|Huck/Konopacki Labor Cartoons|
Close to half of California’s community colleges and numerous other colleges and universities are now disbursing financial aid through debit cards contracted through Higher One, the Bay Citizen reports. According to the U.S. PIRG Education Fund, Higher One is the largest player of its kind in the U.S., with 520 partner campuses, enrolling over 4.3 million students nationwide.
Not only do students have to pay fees in order to access their financial aid, but Higher One has been accused of charging multiple fees, aggressively marketing their products and violating customers’ privacy. Earlier in the year, Ventura College student Sherry McFall filed a class-action lawsuit against Higher One, accusing them of creating bank accounts for students without their consent. The suit also claimed they improperly disclosed fees.
Traditionally, students would receive a financial aid check which they would deposit in their bank. They could then write checks against those funds or withdraw cash, as needed, to pay for food, rent, books or other expenses.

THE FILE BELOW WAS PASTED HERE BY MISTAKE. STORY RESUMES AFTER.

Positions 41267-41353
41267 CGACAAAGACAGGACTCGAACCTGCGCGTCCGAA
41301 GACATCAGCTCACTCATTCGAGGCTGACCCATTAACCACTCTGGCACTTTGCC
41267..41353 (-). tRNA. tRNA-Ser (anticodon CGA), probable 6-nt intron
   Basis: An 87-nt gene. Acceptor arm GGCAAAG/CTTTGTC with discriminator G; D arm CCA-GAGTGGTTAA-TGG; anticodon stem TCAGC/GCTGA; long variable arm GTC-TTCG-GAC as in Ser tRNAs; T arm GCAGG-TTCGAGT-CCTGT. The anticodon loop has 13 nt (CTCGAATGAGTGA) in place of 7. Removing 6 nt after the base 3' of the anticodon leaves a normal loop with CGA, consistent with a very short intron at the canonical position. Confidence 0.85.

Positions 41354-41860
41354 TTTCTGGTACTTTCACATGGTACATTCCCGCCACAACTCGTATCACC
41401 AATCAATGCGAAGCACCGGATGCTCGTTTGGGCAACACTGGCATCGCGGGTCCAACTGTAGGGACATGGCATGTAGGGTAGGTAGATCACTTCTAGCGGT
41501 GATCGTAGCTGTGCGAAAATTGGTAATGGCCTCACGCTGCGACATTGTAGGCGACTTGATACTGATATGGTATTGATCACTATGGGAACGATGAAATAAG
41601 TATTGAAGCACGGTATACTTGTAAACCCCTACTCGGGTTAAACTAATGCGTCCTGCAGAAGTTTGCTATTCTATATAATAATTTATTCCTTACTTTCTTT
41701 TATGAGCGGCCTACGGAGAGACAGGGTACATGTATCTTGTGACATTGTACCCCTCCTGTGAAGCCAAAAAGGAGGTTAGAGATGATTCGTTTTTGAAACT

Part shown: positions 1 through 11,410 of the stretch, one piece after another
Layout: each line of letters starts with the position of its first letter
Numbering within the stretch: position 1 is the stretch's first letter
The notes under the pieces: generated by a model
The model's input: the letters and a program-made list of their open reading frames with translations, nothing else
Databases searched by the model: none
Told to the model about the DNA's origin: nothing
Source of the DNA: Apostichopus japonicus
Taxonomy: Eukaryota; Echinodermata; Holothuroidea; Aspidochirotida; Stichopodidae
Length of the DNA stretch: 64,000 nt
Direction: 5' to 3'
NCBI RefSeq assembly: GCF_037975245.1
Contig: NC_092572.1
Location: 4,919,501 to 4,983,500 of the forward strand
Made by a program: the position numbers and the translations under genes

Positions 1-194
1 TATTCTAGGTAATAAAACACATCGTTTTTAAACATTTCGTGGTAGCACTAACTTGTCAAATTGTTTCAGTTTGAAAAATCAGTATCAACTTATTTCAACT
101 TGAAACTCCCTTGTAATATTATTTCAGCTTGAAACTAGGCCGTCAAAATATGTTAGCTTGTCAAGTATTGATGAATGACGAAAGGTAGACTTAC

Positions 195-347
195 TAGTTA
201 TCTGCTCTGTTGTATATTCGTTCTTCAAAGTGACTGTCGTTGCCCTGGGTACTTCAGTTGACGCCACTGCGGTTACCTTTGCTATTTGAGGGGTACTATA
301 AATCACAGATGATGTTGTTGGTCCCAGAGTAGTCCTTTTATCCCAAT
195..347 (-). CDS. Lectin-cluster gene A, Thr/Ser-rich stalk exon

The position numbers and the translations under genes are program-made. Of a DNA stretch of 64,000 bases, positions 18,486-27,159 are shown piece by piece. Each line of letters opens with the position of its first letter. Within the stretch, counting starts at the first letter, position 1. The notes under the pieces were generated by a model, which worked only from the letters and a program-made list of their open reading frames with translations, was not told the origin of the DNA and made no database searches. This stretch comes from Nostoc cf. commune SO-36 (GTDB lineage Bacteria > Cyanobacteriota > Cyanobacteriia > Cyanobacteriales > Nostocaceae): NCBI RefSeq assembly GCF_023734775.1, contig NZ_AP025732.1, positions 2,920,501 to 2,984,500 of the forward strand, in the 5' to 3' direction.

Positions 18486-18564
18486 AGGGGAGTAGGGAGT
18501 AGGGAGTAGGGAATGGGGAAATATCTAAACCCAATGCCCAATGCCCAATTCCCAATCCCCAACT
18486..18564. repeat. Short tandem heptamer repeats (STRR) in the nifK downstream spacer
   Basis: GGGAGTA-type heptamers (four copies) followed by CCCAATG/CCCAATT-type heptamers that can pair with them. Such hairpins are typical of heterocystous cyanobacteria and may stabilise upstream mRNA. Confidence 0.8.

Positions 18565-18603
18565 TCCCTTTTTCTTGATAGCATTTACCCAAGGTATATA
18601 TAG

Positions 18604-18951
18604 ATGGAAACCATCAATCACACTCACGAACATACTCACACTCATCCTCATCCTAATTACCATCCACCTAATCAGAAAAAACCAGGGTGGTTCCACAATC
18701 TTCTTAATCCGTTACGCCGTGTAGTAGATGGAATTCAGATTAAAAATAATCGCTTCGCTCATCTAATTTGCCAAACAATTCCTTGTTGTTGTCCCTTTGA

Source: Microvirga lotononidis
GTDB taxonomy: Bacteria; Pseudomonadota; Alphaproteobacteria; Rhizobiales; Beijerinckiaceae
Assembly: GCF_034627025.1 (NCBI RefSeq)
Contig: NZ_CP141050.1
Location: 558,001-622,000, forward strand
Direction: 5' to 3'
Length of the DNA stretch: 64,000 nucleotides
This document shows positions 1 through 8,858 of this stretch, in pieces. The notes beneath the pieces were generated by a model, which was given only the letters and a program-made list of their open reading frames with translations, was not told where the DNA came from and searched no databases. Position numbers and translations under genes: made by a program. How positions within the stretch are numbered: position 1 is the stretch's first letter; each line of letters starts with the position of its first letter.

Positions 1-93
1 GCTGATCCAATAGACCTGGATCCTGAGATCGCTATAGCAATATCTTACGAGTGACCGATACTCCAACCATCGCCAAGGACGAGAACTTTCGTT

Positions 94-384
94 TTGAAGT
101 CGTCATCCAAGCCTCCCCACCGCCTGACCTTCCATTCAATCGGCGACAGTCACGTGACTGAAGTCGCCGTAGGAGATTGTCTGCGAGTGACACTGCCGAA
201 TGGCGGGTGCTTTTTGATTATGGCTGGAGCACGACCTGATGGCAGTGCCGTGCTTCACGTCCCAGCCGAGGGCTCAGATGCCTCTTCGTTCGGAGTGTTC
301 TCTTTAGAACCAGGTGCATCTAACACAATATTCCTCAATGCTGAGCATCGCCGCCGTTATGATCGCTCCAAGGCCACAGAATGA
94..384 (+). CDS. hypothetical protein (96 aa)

With the Higher One debit cards, students can still do this, but only after transferring the funds to another bank account. It is much easier to simply use the card as a debit card, which many do, especially after being bombarded with advertisements from the company telling them this is the fastest and easiest way to access their money.
Once they start using their cards, Higher One has numerous ways to skim off portions of their financial aid. For example, there are several fees that are charged upon activation of the card, as well as 50 cent transaction fees each time the card is used to make a purchase, according to the Bay Citizen report. Furthermore, if students use an ATM that does not belong to Higher One, they also get charged $2.50 by Higher One, plus whatever fees are charged by the ATM. And if they do not use their account for six months of longer, they are assessed a $10 month fee.
While Higher One says it will vigorously fight the lawsuit, it admits in its own annual report that persuading students to activate a Higher One account is part of its sales efforts. Furthermore, in an interview in the New Haven (Conn.) Independent, Higher One President, Miles Lasater, said that half of its revenues ($88 million in 2011) come from additional fees.
Post a Comment